State University   CS 670 DV, Spring 2003

Architectures of Advanced Systems:

Embedded & Reconfigurable Systems

Class meets: Tu-Th 16:50 - 18:10 in USC 310B




Sanjay Rajopadhye,
Phone: (970) 491-7323
Office: 223 University Services
Office Hours: to be announced


Course Overview:

Keywords: Systolic Arrays, FPGAs, Loop Parallelization, Silicon Compilation, Systems-on-a-Chip, Codesign.

This class (co-listed as ECE670) is a special topics advanced graduate class, (previously offered in Fall 2001). It deals with the foundations of high performance, parallel embedded and reconfigurable systems. Specifically, we will study how to design highly parallel, special purpose architectures (called systolic arrays) for compute/data intensive loop programs. We will implement them on FPGA based reconfigurable co-processors. We will also study how these arrays may be designed automatically: the issues involved in compiling programs directly to silicon.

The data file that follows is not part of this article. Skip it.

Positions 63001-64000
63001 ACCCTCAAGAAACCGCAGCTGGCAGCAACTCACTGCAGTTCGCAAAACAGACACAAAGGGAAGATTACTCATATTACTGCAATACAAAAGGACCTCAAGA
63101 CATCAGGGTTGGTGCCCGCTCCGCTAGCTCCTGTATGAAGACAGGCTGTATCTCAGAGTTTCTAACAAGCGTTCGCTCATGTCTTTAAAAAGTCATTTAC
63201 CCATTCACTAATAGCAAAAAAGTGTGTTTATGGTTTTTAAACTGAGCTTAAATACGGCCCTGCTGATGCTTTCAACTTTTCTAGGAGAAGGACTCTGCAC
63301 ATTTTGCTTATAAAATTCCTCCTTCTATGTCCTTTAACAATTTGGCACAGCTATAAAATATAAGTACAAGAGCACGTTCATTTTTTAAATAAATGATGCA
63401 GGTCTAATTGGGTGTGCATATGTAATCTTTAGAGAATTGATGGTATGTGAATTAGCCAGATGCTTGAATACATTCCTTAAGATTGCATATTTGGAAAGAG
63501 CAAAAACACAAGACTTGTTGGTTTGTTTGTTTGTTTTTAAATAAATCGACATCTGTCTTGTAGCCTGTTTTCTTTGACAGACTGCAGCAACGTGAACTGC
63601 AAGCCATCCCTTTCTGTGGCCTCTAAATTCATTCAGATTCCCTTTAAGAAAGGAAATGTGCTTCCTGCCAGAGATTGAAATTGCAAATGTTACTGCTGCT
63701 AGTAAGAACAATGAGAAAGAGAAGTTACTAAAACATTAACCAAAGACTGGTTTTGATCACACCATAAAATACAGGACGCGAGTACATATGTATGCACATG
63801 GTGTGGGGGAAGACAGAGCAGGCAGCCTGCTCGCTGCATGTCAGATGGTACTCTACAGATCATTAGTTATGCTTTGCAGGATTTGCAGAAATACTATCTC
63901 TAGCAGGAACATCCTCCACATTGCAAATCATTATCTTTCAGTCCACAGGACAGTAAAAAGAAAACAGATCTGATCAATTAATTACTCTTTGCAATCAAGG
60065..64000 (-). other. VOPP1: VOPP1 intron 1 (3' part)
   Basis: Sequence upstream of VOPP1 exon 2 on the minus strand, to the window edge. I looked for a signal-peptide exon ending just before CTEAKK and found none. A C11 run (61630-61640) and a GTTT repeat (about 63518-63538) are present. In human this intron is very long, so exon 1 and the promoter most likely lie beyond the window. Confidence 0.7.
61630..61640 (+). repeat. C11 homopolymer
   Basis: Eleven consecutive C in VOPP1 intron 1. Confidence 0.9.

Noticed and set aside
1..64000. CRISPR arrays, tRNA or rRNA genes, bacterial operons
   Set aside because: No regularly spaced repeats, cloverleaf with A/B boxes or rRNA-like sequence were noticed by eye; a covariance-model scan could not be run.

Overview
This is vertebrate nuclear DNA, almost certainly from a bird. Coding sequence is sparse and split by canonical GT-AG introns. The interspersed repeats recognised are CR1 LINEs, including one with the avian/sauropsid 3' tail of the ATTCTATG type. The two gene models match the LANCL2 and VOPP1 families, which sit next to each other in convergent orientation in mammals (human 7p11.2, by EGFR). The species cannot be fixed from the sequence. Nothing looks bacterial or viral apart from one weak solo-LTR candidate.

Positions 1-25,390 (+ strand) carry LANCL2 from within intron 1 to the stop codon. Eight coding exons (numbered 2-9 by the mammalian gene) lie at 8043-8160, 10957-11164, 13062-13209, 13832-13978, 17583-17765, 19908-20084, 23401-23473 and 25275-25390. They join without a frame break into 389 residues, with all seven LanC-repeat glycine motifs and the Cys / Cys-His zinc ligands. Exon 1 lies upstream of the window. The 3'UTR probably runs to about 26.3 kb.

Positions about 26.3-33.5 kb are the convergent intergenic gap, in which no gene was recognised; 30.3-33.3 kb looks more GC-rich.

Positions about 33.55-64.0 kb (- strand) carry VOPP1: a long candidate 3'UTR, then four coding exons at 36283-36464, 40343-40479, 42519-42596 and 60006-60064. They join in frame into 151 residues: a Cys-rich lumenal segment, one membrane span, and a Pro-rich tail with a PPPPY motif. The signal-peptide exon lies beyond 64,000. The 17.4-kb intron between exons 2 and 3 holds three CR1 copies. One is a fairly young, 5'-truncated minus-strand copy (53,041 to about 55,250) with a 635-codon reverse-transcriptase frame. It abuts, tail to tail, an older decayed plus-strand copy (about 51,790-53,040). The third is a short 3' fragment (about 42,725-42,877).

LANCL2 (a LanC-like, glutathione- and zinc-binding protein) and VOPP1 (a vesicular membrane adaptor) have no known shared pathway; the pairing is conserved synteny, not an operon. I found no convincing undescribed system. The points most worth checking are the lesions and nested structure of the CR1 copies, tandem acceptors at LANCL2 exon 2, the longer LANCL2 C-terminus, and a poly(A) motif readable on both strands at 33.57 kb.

Prerequisites: You should have taken at least two of CS-570/EE-554 (Computer Architecture), EE-571 (VLSI System Design), CS-553 (Compilers) and CS-575 (Parallel Processing). You should have very high mathematical maturity (especially in linear algebra, and optimization): you don't have to know all the math beforehand, but you should not be afraid to pick it up if needed. Please come and see me if you have questions.

Being a CS-ECE cross-listed course, I hope that we can synergistically build on the the strengths and backgrounds of all students. Although CS670 is a variable credit course, this one is for 4 credit-hrs (you may register for less but you will have to do the same work :-) [top]

Textbooks and References:

There is no required text. We will usually work off papers in the literature and lecture notes. In addition, the following is a set of useful references [top]

Tentative Schedule:

There will be five modules of about 3-weeks each, covering the following topics. [top]

Grading Policy:

You grade will be determined by a combination of homeworks (30%), a take-home midterm (30%) and a final project (40%). You will need to plan the project early, submit intermediate and final reports and make a final in-class presentation.